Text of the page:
Changing the front to the No. 2 setting seemed to clean up the front-end wander. It stiffened the front and reduced body roll.
Hotchkis' front bar has three...
Hotchkis' front bar has three adjustment points for stiffness. The hole furthest to the left is the softest setting, since it provides the longest swing arm length.
The rear bars work the same...
The rear bars work the same way, with the outermost adjustment hole being the softest.
Precision Motorsports of Florida...
Precision Motorsports of Florida installed the sway bars, and handled the cradle and four-wheel alignment. The alignment specs are stock.
We jumped the rear bar up to the next setting, No. 3. After taking a few hard corners, things felt right on the road course. The GTO felt balanced, like the only thing holding it back was the tires. We settled in for the skidpad, knowing these had the potential to be our best numbers. The results speak for themselves, as the recorded grip was the best of the testing.
Despite this, we tried stepping the rear bar up to its stiffest setting, No. 4, but the back end seemd too stiff and went into oversteer too early. With a softer tire, the stiffer settings may prove to be ideal. The front bar wasn't put beyond No. 2 because of rumors of the factory endlinks bending.
After the day was through, we concluded that the improvements seen and felt with these sway bars are substantial. You would be hard-pressed to find a larger improvement from a single upgrade other than tires, but tires won't reduce the body roll. On our GTO, we found setting No. 2 up front and 3 out back were the clear victors, from the driver's seat and in the numbers, as they improved vehicle control dramatically.
|200-FOOT SKIDPAD TESTING
|| AVERAGE LATERAL GRIP IN "G"
| Run 1
| Run 2
| Run 3
| Run 4
1. While these settings are stiffer than stock, the Goat didn't feel very controlled. There was noticable lean, especially in the front.
2. These settings certainly were felt in the back of the car, but the front tended to wander in transitioning corners around the road course.
3. These settings felt very confident and were what kept when leaving Precision. It did, however, feel a little tense when brought to the edge of grip.
4. At 2 up front and 3 out back, the GTO felt very balanced on our 300-wear-rating street tires. Any understeer was very easy to overcome with the throttle, and the car was extremely easy to drive on the edge of control around the skidpad, unlike Run 3.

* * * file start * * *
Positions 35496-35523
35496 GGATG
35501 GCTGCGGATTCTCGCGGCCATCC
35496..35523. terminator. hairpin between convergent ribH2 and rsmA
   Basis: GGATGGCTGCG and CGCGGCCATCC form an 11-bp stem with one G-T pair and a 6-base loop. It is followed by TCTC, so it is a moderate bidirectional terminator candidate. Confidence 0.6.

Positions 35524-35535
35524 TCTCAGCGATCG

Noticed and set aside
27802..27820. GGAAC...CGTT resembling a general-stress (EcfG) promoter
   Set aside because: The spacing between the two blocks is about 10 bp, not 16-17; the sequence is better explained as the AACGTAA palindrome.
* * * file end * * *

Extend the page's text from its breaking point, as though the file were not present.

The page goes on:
|HOTCHKIS SWAY-BAR SPECS
||15/16 inch (33.5 mm)
||37, 49, 63
||3/4 inch (19 mm)
|| 3.5 lbs
||50, 76, 111, 156
On the street, the new sway...
On the street, the new sway bars make a significant difference. Turn-in is more precise, and steering response is improved without affecting the ride quality.
While out at the track, a...
While out at the track, a friend helped us onto a pair of ramps so we could easily access the endlink bolts in the front and rear.
After our first laps around...
After our first laps around the skidpad in both directions at Gainesville Raceway, we decided to increase the stock tire pressure from 32 to 40 psi. It's suggested that you run higher-than-normal tire pressure on the skidpad to prevent the tire from rolling onto the sidewall.
Testing began with the front...
Testing began with the front and rear bars in the No. 1 position (softest setting). Here the front bar is in the No. 2 position, which ultimately provided the best handling on the road course and the best skidpad numbers in testing.
In the rear, the No. 3 position...
In the rear, the No. 3 position resulted in the best overall handling in our testing.
We carried some serious speed...
We carried some serious speed through the slalom, and our GTO was the fastest car we tested on street tires that day. Our testing has shown that there is a considerable amount of adjustment with these bars, and they have a strong effect on handling and driving confidence. We can't wait to see what these things can do on a stickier tire.